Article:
Nine Mitsubishi models currently on sale in Japan have incorrect fuel economy ratings, the automaker admitted in an update to Japan’s Ministry of Land, Infrastructure, Transport and Tourism (MLIT).
In a statement released overnight, Mitsubishi Motors stated “running resistance was improperly calculated in nine other models currently sold in Japan, as well as in other models no longer sold in Japan”.
By our calculations, only nine models in Mitsubishi’s domestic market lineup are designed and produced in-house, the remainder are restyled and rebadged models built by other car makers, including Suzuki and Nissan.
The automaker suspects that “desktop calculations” were also used in the fuel economy numbers of other models, including the RVR, which is sold in Australia as the ASX. The company is still investigating whether it published improperly derived economy figures in overseas markets.
Above: The Nissan Dayz Roox is based on the Mitsubishi eK Space, and built by Mitusbishi.
After news broke in late April that it had improperly calculated the domestic fuel economy numbers since 1991, the United States’ Environmental Protection Agency ordered Mitsubishi to investigate its US mileage numbers and recalculate its coast down tests.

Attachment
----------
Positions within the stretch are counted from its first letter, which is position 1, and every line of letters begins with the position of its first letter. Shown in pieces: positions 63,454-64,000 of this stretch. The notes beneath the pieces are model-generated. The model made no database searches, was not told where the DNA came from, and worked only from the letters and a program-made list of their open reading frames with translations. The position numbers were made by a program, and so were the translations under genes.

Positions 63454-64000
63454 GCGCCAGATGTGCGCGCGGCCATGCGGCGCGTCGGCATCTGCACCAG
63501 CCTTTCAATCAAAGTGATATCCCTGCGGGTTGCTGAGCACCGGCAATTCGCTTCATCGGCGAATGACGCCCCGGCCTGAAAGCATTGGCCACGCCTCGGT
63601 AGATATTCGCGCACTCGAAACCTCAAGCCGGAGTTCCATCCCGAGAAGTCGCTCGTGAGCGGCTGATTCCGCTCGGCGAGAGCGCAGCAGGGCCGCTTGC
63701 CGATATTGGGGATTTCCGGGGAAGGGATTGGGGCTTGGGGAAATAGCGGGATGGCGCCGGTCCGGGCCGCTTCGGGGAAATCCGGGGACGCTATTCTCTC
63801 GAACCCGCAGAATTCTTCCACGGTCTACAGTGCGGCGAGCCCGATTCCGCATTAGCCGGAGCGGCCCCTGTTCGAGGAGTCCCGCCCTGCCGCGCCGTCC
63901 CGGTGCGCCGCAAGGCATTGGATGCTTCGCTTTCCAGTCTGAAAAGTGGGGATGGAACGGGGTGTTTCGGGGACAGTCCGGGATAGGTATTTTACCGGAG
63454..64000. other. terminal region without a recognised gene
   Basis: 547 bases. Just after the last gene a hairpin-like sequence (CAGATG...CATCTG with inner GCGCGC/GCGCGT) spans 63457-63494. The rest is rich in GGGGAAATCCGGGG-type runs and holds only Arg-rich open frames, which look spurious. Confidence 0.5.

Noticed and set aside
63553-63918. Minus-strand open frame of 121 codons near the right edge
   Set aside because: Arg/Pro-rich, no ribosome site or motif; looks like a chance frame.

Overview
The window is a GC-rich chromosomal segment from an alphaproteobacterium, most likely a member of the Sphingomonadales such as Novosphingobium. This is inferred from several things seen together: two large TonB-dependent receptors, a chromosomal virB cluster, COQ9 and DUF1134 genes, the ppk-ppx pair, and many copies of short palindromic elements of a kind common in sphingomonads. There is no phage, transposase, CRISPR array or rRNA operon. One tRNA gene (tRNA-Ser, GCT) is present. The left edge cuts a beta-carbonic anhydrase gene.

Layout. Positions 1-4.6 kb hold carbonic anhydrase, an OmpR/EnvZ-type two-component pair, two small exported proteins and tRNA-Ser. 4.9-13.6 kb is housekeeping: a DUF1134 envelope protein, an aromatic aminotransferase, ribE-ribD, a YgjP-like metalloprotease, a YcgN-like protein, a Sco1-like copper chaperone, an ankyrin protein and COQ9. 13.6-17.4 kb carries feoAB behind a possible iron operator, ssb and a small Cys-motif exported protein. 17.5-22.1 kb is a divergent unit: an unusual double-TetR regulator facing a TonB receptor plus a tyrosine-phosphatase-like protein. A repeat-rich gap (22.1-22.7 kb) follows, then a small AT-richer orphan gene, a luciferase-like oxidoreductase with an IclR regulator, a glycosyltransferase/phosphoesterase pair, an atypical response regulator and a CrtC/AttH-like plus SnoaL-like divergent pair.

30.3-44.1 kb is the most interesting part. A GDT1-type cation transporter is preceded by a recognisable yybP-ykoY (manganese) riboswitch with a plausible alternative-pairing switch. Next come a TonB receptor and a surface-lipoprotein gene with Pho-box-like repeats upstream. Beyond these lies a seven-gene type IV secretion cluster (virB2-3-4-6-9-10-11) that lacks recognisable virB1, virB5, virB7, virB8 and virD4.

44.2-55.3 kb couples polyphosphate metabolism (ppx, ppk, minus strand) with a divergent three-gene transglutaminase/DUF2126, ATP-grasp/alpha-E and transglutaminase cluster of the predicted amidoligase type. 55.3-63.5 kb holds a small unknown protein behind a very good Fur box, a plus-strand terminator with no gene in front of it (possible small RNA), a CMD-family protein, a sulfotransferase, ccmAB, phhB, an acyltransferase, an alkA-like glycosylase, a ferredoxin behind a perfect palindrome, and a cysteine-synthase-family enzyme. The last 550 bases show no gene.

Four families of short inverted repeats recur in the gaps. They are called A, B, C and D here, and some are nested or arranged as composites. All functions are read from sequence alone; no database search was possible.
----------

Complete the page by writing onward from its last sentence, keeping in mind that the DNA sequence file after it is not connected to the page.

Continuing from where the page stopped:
Within days Mitsubishi’s American arm responded: “After a thorough review of all 2013MY to 2017MY vehicles sold in the United States, we have determined that none of these vehicles are affected. Our findings confirm that fuel economy testing data for these U.S. market vehicles is accurate and complies with established EPA procedures.”
In its latest submission to MLIT, Mitsubishi has detailed some of its findings into why and how it doctored figures for the eK, eK Space, Nissan Dayz, and Nissan Dayz Roox kei cars.
According to the company, it used running resistance data from the eco-minded variants of the eK and Dayz to generate fuel economy numbers for other models in the range, including the standard, turbo and 4WD grades.
Above: Mitsubishi eK.
Additionally, during the development cycle the fuel consumption target for these cars was lowered five times by executives and managers, from 3.8L/100km to 3.4L/100km.
Engineers repotedly knew that “fuel consumption meant ‘the factor that would give the most product marketing appeal'” and believed that the targets were “absolute”.
Acknowledging the problems above, Mitsubishi says that “drastic reforms are being considered in order to prevent recurrence”.